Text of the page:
The failure of these products — a profitable failure, if you make both GMOs and pesticides — has brought industrial-scale agriculture to a crossroads. Farmers could respond by making tweaks that have been proven to maintain productivity while slashing herbicide, insecticide, and fertilizer use — simple changes like adding another crop to the rotation and planting fall cover crops, as demonstrated by a landmark 2012 study by Iowa State University researchers.

Such a relatively minor change in farming practices would bring enormous benefits to society — to name a few, more carbon stored in soil, less fouling of drinking water with agrichemical runoff, and greater resilience to drought in the heart of the U.S. grain belt. U.S. farm policy could and should underwrite a shift to a more diversified and low-input agriculture — an unlikely prospect, given that the industry deftly invests a chunk of its profits to lobbying Congress, and that its “feed the world” rhetoric has won over a broad swath of progressive thought leaders.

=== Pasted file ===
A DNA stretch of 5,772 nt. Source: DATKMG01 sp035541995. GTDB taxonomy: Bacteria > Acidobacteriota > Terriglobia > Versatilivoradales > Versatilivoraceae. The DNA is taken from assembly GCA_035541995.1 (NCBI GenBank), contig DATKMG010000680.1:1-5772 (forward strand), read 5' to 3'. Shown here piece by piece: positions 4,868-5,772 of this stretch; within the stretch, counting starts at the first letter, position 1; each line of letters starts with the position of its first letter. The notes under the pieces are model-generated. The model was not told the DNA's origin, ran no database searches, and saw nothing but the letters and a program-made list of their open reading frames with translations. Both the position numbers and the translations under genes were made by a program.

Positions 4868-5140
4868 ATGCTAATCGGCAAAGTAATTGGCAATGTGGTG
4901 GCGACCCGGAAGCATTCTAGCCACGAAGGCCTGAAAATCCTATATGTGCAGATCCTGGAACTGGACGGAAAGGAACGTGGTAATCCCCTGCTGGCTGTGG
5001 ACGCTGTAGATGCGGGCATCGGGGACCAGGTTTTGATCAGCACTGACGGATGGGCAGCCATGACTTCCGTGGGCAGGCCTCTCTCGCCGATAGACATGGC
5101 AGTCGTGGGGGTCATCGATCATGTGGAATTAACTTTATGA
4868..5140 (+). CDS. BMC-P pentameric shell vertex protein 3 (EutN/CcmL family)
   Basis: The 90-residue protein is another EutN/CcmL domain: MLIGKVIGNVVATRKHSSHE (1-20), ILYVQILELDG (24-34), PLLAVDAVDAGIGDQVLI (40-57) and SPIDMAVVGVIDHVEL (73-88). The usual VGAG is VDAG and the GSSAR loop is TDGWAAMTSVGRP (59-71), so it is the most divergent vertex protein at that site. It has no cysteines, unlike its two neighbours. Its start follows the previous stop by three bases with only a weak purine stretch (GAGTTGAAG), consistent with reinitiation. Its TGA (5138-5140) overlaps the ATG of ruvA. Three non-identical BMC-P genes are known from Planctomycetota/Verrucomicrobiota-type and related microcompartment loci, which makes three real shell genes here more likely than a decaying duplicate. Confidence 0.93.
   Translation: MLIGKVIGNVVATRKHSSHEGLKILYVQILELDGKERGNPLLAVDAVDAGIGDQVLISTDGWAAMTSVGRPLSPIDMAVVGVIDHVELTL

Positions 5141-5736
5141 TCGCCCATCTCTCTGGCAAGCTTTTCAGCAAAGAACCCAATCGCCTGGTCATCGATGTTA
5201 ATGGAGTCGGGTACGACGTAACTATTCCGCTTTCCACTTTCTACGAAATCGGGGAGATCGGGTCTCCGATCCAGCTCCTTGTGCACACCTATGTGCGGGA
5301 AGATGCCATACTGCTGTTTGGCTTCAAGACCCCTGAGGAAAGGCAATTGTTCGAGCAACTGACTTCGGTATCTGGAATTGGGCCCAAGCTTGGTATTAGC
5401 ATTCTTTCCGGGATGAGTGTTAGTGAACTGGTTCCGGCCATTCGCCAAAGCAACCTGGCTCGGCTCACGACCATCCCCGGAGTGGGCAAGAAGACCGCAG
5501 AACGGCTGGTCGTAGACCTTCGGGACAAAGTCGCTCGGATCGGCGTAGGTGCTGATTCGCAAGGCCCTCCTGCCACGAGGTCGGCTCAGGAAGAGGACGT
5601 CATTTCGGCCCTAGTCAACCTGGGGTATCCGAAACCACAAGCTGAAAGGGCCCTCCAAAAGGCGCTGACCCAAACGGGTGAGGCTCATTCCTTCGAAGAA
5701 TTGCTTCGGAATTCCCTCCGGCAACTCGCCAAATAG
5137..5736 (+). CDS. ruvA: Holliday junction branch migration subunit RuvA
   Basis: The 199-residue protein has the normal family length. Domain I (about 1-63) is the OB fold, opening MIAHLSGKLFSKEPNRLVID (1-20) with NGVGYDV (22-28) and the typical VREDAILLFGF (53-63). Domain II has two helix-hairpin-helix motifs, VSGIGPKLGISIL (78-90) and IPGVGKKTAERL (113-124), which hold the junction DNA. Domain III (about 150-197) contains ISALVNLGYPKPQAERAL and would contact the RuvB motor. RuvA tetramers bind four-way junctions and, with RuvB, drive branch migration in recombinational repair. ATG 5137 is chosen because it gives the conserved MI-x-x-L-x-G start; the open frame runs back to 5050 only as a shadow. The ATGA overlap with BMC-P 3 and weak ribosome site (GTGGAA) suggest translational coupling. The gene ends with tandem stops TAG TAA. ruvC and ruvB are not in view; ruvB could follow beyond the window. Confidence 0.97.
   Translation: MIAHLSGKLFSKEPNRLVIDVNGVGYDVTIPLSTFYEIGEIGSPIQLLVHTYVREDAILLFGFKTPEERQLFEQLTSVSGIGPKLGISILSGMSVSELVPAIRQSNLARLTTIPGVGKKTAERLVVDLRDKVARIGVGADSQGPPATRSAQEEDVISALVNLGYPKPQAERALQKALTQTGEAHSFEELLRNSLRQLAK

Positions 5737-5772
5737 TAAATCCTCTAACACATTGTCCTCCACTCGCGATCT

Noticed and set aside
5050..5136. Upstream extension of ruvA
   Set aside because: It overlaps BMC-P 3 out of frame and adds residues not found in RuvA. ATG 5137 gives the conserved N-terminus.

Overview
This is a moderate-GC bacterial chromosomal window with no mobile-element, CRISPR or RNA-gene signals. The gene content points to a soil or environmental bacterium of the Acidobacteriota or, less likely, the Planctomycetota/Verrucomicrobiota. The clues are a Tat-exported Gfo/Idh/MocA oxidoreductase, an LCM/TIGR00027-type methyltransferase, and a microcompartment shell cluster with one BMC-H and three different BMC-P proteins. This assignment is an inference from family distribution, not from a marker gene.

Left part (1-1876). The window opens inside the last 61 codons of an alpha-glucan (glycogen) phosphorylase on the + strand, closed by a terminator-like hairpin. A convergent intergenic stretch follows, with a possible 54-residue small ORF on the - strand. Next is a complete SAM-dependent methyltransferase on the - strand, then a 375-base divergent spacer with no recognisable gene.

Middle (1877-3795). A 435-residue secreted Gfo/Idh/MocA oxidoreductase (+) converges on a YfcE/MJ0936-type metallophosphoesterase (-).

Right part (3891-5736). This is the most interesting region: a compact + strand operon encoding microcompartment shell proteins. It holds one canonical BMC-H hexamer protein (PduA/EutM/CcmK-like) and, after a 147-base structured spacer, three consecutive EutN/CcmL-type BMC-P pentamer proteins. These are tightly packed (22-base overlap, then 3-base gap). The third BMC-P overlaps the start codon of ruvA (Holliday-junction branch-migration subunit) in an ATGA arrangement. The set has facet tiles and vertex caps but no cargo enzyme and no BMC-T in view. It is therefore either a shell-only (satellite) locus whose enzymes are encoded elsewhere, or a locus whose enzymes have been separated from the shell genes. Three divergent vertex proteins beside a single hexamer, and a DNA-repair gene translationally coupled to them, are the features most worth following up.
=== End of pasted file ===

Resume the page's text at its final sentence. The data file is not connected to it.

Or farmers could head down the path paved for them by Monsanto and its very few peers in the agrichemical/GMO game, including Dow and DuPont. This way involves responding to the plague of resistant weeds by adding yet another herbicide to the mix, through those double-herbicide-resistant products now marching through the USDA’s deregulation process.